Drug cocktails have transformed HIV infection from a deadly to a chronic disease, giving HIV carriers a new lease on life. But new long-term consequences of harboring the virus and of taking powerful drugs indefinitely keep cropping up, and the prospect of an Alzheimer’s-like dementia is the latest one. At the 34th meeting of the Society for Neuroscience here in San Diego, Cristian Achim of the University of Pittsburgh Medical School, and Lynn Pulliam of UCSF, yesterday and today presented early data suggesting that middle-aged people with HIV who are on highly active antiretroviral therapy (HAART) develop Aβ deposition, both inside neurons and as extracellular plaques. The two labs are working independently of each other.

It’s long been known that HIV infection will affect the brain at some point, but this is different, the scientists report. The brain can become a reservoir for the virus even while it is undetectable in blood and the HAART-treated patient shows no outward signs of disease. Accompanying HIV-associated risk factors for dementia include damage to the blood-brain barrier, infiltration of monocytes/macrophages (which most likely carry in the virus), and high levels of inflammatory cytokines. On top of that, a more specific risk for Alzheimer’s pathology may arise from two related processes, the scientists proposed. For one, these patients tend to develop high levels of insulin and insulin resistance, and this may have to do with interactions between the HIV drugs and the Aβ-degrading enzyme IDE, Achim’s work suggests. For another, an HIV protein called stat inhibits neprilysin, another enzyme that keeps Aβ levels down, reported Pulliam.

Achim described early data of an ongoing study in which he assessed amyloid deposition in postmortem tissue of 162 cases aged 25 to 70, with an average of 40, from the University of California Los Angeles and San Diego. These people had not had HIV encephalitis. Sixty percent of them had intraneuronal Aβ deposition confirmed by immunoelectron microscopy, and half of those also had extracellular deposits, mostly diffuse plaques, but no tangles. Achim hopes to follow a group of patients on long-term HAART forward with the PET amyloid imaging agent PIB to test how amyloid deposition correlates with cognitive performance over time.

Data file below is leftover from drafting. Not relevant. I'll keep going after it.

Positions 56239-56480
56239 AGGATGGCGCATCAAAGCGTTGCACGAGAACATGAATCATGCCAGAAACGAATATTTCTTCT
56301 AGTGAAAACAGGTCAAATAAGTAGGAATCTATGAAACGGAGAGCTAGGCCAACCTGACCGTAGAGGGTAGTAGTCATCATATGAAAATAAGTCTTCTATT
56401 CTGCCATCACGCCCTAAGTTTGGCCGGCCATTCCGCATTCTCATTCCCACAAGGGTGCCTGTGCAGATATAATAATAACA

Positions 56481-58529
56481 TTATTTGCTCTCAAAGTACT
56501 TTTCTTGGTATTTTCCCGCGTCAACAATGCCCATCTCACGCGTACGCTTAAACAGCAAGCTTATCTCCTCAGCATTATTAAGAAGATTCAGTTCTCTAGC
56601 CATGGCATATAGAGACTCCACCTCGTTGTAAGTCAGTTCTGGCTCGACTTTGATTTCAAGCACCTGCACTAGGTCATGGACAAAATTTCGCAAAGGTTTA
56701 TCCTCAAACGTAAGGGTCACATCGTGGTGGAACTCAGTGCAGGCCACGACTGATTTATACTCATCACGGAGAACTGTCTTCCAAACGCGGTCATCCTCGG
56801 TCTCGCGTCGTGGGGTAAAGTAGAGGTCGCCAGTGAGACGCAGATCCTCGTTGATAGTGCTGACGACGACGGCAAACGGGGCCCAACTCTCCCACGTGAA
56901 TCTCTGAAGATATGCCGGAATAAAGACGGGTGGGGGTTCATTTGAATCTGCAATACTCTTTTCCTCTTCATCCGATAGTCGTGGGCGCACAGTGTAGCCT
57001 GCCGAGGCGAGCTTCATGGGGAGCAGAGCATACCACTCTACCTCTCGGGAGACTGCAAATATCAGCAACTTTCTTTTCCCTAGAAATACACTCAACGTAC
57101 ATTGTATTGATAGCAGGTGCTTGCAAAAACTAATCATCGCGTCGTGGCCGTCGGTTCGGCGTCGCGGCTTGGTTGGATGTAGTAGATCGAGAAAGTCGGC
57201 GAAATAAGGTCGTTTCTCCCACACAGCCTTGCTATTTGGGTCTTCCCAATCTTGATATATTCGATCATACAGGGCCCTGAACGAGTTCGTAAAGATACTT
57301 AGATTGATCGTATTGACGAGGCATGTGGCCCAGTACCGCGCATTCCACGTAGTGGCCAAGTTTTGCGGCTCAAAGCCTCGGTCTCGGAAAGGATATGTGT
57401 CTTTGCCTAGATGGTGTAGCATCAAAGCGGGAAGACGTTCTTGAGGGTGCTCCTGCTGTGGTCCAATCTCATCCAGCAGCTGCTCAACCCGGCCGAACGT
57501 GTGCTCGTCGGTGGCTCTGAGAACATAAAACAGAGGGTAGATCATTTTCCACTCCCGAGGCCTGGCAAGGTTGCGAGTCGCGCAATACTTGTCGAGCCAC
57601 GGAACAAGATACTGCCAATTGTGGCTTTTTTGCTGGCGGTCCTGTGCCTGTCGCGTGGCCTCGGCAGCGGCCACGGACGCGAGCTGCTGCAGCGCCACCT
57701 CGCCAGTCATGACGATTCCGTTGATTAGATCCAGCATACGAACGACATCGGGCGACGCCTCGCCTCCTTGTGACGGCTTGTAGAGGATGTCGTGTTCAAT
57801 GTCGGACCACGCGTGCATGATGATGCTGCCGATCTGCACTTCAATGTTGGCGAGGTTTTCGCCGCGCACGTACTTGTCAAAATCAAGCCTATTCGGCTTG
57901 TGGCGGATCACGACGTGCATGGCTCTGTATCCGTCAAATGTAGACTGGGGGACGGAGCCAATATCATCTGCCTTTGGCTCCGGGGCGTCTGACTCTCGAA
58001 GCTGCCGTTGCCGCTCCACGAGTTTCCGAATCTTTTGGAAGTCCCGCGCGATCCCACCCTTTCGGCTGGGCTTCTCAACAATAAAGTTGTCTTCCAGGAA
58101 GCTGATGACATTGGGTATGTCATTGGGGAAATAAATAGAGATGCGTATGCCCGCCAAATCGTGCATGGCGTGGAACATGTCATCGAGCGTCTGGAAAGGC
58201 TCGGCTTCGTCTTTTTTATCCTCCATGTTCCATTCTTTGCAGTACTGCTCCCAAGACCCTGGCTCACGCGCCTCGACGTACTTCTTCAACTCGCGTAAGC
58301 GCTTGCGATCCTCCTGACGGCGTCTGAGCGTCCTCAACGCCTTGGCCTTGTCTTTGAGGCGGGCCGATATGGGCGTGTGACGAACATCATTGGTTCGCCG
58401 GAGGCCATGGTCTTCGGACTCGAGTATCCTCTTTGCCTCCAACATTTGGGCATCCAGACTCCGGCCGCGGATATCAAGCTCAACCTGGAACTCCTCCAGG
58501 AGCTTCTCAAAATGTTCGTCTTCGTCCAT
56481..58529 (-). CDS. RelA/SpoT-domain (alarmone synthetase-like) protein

Pulliam took a different tack by studying the effect of tat, an HIV protein secreted from infected macrophages and microglia, on neprilysin. Tat inhibited neprilysin in membrane preparations from human brain cultures and led to an increase in Aβ when added to cultures directly. Then she looked for Aβ in autopsy brain sections and, like Achim, found that middle-aged people with HIV had more plaques, large diffuse ones, than did controls. Plaque number correlated with how many years the person had been infected, but not with age. Whether this AD pathology leads to clinical Alzheimer disease is unclear, as is the question of how ApoE genotype influences the outcome. Even so, independent scientists at the conference agreed that long-term HAART-treated HIV survivors might constitute a new natural model of a form of Alzheimer’s.